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    Write A 'One-Day' Story and Make an Impact

    Anybody's life could change in one day. A wake-up call after a long period of depression, an unexpected mail from a long lost friend, an engagement proposal, a woman's unexpected conception, a tragic incident that almost claimed one's life, the discovery of treachery -- all these can change anybody's beliefs, perspective and life in general in one day. In a split second, even.

    As a writer, you are challenged to effectively write about a story that happened in just one day. It is not very easy because you need to effectively illustrate the events in your story in such a way that you will make a significant impact to your readers and make a strong point in the end.

    You will establish and expose a character by showing to your readers only a single day or a few hours in his/her life. Ultimately, you will move your story from introduction to climax in as short as 10 to 15 pages only.

    Here are some tips that can tap your creative nerves and inspire you to work on a one-day story:

    1. Look into your theme and conflict.

    When a story idea comes to your mind, it is more likely about a conflict and not a character. You don't say, "I'll write about a young girl" but "I'll write about a young girl with a life-threatening disease." That's because conflicts are actually inspiration from which we can generate the theme of our stories.

    The theme is the main framework of your story. Your plot, setting and characters must be consistent with your theme to make a solid point. Upon identifying your conflict and theme, explore the many possibilities your story can bring.

    By now, you are ready to create the outline of how your story will progress.

    2. Captivate readers with your starting paragraph.

    You certainly don't have the luxury of time to build up your story. Hence, at the beginning of your story, be sure to sound interesting enough to keep your readers with you.

    3. Capture moments.

    Freeze important scenarios in your conflict that will illustrate the way of thinking and attitude of your characters, especially your main protagonist. Here, you'll be establishing his/her character and at the same time you'll be inviting your readers to empathize with your protaganist and understand what s/he's going through.

    In the case of the young girl with a life-threatening disease, you can create a scene where she encourages her parents to be strong for her. Capture this moment and illustrate it very carefully. Study how you can come up with side stories involving the parents and their feelings, while remaining focused on your protagonist.

    4. Let every line be punchlines.

    As you capture important moments in your story, imagine the dialogues and the exchange of lines between your characters. Choose your characters' lines carefully. Effective lines will help you to remain focused in your theme while your story is moving.

    5. Make a remarkable twist.

    The denouement or the resolution of the conflict is the deciding factor for some readers on how to rate your story, as to whether it's been effectively written or not.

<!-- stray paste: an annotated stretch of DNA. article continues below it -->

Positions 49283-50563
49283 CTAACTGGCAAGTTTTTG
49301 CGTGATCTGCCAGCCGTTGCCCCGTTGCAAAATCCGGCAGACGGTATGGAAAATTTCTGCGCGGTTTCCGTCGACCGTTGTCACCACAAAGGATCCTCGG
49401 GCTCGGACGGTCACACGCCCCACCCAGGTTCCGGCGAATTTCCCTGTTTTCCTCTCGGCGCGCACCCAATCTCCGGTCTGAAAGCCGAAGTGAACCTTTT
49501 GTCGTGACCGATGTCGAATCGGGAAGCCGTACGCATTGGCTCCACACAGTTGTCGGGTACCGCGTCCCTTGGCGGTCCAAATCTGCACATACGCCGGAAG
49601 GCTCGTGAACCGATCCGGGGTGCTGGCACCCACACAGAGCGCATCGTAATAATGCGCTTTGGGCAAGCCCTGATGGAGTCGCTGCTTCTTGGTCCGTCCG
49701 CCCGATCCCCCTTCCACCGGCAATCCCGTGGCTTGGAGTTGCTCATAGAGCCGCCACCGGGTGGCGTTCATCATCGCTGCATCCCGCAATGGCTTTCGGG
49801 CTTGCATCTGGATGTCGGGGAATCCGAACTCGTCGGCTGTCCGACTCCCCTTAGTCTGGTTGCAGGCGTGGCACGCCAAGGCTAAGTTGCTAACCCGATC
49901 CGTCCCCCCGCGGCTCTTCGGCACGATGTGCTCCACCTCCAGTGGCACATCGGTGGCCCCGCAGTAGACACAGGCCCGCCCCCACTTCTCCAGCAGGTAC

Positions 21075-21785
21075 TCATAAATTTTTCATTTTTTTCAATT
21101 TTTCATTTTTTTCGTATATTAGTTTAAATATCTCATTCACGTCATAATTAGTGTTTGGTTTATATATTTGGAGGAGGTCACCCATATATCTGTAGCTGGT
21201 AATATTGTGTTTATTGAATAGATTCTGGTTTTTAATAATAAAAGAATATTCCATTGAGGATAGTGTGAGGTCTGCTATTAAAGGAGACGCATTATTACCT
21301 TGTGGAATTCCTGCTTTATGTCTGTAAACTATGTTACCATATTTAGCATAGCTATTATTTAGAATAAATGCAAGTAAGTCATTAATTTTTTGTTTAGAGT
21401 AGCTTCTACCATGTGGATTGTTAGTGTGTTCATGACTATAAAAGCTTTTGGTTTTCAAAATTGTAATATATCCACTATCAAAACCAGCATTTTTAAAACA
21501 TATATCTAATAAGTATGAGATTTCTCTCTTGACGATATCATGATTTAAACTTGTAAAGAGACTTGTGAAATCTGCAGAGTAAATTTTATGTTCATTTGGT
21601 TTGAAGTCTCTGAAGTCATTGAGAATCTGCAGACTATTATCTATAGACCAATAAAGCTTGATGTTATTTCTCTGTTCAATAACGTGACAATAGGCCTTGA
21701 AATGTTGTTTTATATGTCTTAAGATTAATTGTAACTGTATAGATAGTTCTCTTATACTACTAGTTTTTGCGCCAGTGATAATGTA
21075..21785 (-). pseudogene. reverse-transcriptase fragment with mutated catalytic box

Just as you have been creatively straightforward in the early parts of your story, you should be artistically direct to the point in the exposition of your denouement, likewise in concluding your story. Finally, after you've written your first draft, review your material and make revisions if you feel it's necessary. Proofread your work and polish its format and spelling so your publisher would have an easier time evaluating your story for publication. Once you've started drafting one-day stories, you'll have an easier time coming up with more stories and interesting conflicts. You'll be more enthusiastic in your craft, ergo, you'll keep getting better as a writer.

    Copyright © 2003 Arlene M. Paredes

    Arlene M. Paredes writes short stories, features and essays. Her first nonfiction book will be released this year. She maintains an online journal as a form of writing exercise. You may contact her at

    The Authentic Self: Journaling Your Joys, Griefs and Everything in Between by Shery Russ

    WEEKLY WRITES: 52 Weeks of Writing Bliss! Kick start your imagination, ignite your creativity, and begin your journey towards becoming an outstanding writer.

    Grab a copy of WEEKLY WRITES: 52 Weeks of Writing Bliss! from and receive 2 free e-books to encourage and nurture the writer in you. You'll also receive Write Memories, a journaling workbook available for free only to WEEKLY WRITES book owners. And finally, as a WEEKLY WRITES book owner, you'll have free access to e-mail courses such as JOYFUL WRITES: Celebrate Your Life through Writing

    For excerpts, reviews and what you need to do to receive the 2 free e-books, Write Memories and sign up for free e-mail courses, just head on to the Weekly Writes Book Official Site. (Clicking on the link will open a new window.)


    The Journaling Life: 21 Types of Journals You Can Create to Express Yourself and Record Pieces of Your Life

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